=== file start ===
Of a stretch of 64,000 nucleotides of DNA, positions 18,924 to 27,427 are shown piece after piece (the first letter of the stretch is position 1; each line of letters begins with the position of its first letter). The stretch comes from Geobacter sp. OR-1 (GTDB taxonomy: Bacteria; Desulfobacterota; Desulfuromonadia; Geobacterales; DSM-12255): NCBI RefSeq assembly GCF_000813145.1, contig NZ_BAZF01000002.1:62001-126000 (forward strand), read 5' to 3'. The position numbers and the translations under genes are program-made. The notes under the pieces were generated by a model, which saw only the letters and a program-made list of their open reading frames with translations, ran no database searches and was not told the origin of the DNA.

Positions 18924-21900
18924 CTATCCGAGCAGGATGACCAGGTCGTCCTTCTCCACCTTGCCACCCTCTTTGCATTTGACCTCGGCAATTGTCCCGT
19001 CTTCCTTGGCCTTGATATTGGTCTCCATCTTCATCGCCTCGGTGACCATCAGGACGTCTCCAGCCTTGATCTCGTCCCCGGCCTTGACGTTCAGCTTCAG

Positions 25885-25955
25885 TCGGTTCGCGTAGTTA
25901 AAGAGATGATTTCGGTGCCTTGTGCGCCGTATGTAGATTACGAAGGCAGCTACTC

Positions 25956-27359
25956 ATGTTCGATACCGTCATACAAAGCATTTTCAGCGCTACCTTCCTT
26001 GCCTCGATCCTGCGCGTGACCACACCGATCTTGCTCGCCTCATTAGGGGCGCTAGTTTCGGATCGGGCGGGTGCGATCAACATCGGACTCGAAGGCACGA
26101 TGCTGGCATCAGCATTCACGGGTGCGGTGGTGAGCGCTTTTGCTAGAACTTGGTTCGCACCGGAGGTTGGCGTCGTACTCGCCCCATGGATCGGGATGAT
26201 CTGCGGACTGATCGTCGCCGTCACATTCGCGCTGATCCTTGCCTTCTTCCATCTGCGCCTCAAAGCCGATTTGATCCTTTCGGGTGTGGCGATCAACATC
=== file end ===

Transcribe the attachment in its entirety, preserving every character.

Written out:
Of a stretch of 64,000 nucleotides of DNA, positions 18,924 to 27,427 are shown piece after piece (the first letter of the stretch is position 1; each line of letters begins with the position of its first letter). The stretch comes from Geobacter sp. OR-1 (GTDB taxonomy: Bacteria; Desulfobacterota; Desulfuromonadia; Geobacterales; DSM-12255): NCBI RefSeq assembly GCF_000813145.1, contig NZ_BAZF01000002.1:62001-126000 (forward strand), read 5' to 3'. The position numbers and the translations under genes are program-made. The notes under the pieces were generated by a model, which saw only the letters and a program-made list of their open reading frames with translations, ran no database searches and was not told the origin of the DNA.

Positions 18924-21900
18924 CTATCCGAGCAGGATGACCAGGTCGTCCTTCTCCACCTTGCCACCCTCTTTGCATTTGACCTCGGCAATTGTCCCGT
19001 CTTCCTTGGCCTTGATATTGGTCTCCATCTTCATCGCCTCGGTGACCATCAGGACGTCTCCAGCCTTGATCTCGTCCCCGGCCTTGACGTTCAGCTTCAG

Positions 25885-25955
25885 TCGGTTCGCGTAGTTA
25901 AAGAGATGATTTCGGTGCCTTGTGCGCCGTATGTAGATTACGAAGGCAGCTACTC

Positions 25956-27359
25956 ATGTTCGATACCGTCATACAAAGCATTTTCAGCGCTACCTTCCTT
26001 GCCTCGATCCTGCGCGTGACCACACCGATCTTGCTCGCCTCATTAGGGGCGCTAGTTTCGGATCGGGCGGGTGCGATCAACATCGGACTCGAAGGCACGA
26101 TGCTGGCATCAGCATTCACGGGTGCGGTGGTGAGCGCTTTTGCTAGAACTTGGTTCGCACCGGAGGTTGGCGTCGTACTCGCCCCATGGATCGGGATGAT
26201 CTGCGGACTGATCGTCGCCGTCACATTCGCGCTGATCCTTGCCTTCTTCCATCTGCGCCTCAAAGCCGATTTGATCCTTTCGGGTGTGGCGATCAACATC